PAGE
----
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The anatomy of a blog post

22 July, 2015
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Last week the team ran a content and linkbuilding strategy workshop with one of our clients. They were a delight to work with as they were already doing so much right – they just wanted to take some time out to come up with some new ideas and polish their campaigns to ensure they were getting the most out of their content.

One of the things they asked about was how a blog should be structured. We asked what they were doing already and they gave us an instruction sheet called ‘Anatomy of a blog post’ – I love this!  Every member of their team is given one of these sheets to inform their blog content writing. We reviewed the sheet and gave them some more detailed information, eg how Google analyses content to make ranking decisions.

I loved the simplicity of their ‘anatomy of a blog post’ sheet – and it made me realise I haven’t actually shared our blog post ticklist  yet – so here it is! Our ‘Anatomy of a blog post’.

seo blog


Before you even begin writing, there are a few things you should be clear about. Use these as headings in your editorial calendar:

(1)  Purpose – why are you writing this post? Is it to promote an event, raise awareness of a product, position yourself as knowledgeable in a particular area? Whatever it is, keep this purpose in mind as you write.

(2)  Audience – who are you writing this for? Keeping a target audience in mind will help you to tailor the content and tone of the blog post accordingly so it appeal directly to them. And be specific – don’t say ‘the general public’, say ‘young mums with kids under five (and even – ‘in Yorkshire’)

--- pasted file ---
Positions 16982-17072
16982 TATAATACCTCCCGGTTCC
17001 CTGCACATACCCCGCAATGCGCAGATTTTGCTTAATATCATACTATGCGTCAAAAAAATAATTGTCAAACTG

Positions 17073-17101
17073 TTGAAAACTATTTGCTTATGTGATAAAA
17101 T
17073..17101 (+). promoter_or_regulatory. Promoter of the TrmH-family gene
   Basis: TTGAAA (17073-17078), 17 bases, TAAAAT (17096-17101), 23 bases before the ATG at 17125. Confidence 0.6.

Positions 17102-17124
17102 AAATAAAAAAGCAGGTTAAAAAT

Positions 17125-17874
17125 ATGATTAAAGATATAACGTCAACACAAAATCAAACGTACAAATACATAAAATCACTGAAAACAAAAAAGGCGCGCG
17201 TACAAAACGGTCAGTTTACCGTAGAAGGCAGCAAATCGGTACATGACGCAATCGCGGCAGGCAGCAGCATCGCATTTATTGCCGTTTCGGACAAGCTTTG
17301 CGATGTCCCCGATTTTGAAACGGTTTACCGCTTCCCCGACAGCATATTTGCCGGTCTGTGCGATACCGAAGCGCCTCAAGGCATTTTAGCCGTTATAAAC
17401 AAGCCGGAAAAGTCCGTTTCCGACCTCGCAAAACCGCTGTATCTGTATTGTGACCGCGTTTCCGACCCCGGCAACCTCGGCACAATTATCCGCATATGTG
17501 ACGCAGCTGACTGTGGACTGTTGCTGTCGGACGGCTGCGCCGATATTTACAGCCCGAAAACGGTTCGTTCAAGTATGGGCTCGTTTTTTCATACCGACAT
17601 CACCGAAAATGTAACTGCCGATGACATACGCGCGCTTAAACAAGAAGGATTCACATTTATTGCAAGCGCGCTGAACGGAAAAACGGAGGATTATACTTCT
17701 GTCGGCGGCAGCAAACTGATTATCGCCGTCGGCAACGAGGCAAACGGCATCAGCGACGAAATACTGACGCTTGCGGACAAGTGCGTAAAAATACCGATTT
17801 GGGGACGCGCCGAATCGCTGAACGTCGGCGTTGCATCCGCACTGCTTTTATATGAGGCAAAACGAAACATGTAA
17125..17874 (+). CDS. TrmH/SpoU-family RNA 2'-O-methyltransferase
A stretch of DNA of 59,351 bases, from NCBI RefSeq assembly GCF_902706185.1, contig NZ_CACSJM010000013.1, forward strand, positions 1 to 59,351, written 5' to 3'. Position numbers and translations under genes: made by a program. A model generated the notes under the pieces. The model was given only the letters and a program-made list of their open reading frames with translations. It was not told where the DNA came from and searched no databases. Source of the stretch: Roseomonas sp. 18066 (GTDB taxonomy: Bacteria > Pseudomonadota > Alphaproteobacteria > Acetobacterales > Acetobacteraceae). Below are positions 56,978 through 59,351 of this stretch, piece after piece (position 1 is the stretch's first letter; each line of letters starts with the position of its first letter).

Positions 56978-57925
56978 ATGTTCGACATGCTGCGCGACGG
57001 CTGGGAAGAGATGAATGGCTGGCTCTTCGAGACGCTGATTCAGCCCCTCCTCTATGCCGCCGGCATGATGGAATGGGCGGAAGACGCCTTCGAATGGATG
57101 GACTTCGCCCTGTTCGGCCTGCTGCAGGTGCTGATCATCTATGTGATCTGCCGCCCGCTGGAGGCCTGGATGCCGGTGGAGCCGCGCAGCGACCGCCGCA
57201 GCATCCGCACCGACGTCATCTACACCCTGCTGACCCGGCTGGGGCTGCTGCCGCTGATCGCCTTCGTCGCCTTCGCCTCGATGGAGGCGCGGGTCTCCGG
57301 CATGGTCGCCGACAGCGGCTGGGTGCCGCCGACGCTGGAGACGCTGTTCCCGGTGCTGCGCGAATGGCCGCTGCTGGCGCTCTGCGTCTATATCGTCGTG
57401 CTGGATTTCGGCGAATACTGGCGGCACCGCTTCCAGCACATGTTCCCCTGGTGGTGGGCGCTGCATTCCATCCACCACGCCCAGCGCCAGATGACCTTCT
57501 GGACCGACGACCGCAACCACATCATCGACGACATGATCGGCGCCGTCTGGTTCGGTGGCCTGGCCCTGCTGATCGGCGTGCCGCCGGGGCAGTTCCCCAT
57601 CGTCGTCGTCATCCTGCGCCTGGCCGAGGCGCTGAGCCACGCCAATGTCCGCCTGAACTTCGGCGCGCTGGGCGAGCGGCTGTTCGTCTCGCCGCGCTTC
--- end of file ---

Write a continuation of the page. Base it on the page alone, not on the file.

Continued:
(3)  Keywords – select three of four keywords to include, relating to your chosen topic. This is absolutely not about keyword stuffing! (Search engines are wise to that). It is about ensuring that people find you online for the right things. If you find you’re having to shoehorn keywords in, then either your blog topic or your keywords list needs revising.

Format and layout

(4)  Title – should be short and engaging. Think of something that would engage a passive reader and make them want to click through. Include keywords. Questions and numbered lists work well. Research also shows that odd numbers are clicked more often than even numbers. Also negative phrases (eg ‘What everyone does wrong when writing a blog post’) are clicked more often than positive phrases.

(5)  Word count – the ideal length of a blog post will vary depending on the audience, but for search engines you should be including at least a couple of posts per month of between 700-900 words, to give them some meaty content to get stuck into. Shorter posts are fine (and may be preferred by your readers), but add less SEO value. Giving readers a choice of quick reads and more detailed content will also appeal to a wider range of readers. For B2B or thought leadership blogs, you should be aiming for this range with every post to allow you to go into enough detail to be credible and develop an argument.